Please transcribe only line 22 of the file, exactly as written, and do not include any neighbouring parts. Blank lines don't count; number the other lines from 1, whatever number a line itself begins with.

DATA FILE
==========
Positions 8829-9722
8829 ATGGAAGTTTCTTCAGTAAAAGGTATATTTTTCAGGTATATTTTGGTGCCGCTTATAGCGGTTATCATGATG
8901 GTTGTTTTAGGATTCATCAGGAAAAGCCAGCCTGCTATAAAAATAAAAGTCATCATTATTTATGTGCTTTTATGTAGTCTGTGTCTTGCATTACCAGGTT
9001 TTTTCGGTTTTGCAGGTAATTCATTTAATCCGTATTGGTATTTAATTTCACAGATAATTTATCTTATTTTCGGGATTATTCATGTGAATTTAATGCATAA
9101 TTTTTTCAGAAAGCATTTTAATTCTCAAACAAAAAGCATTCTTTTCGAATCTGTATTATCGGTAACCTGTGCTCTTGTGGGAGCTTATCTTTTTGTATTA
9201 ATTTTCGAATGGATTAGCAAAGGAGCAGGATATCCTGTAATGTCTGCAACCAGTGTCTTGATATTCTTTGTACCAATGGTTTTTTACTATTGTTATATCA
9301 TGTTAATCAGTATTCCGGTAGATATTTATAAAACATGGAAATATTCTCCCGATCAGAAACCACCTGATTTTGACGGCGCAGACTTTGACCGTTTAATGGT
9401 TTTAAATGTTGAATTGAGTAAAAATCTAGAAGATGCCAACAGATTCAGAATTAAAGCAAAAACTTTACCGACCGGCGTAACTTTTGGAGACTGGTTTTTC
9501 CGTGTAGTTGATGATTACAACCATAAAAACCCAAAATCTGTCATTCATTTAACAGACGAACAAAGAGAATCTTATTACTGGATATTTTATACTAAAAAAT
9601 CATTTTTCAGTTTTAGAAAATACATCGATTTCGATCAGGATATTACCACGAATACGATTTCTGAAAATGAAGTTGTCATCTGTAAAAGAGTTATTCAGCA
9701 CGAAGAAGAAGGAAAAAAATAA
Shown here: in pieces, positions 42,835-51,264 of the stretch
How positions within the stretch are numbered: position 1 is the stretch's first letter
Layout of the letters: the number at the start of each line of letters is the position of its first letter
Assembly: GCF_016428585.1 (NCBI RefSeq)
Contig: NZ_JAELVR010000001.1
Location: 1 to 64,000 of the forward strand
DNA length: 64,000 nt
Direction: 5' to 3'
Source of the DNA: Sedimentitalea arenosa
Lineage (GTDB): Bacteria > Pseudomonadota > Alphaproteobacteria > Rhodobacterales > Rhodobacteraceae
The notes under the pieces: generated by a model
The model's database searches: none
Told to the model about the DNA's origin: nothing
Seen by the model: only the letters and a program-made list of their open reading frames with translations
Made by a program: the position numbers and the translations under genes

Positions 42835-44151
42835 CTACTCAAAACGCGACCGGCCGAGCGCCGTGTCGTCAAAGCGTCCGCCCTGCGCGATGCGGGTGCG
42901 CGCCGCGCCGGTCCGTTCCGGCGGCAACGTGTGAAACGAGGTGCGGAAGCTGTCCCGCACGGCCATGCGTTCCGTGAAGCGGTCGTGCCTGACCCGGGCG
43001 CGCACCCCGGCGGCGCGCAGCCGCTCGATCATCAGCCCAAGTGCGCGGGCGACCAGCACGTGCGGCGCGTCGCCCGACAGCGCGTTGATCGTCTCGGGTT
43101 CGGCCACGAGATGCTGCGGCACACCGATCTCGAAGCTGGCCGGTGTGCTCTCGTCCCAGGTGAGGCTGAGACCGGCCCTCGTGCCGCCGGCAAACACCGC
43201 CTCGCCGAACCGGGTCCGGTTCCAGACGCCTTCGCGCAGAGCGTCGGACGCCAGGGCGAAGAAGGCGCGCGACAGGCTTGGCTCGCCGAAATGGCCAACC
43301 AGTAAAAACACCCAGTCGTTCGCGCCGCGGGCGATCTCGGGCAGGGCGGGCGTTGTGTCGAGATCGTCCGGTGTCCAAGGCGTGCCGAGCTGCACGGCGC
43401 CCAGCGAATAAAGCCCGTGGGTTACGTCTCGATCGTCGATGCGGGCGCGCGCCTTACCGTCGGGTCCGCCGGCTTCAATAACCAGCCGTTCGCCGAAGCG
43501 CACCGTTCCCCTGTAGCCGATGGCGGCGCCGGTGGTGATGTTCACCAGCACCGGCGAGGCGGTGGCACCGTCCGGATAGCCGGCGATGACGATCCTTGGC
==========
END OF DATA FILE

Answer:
The notes under the pieces: generated by a model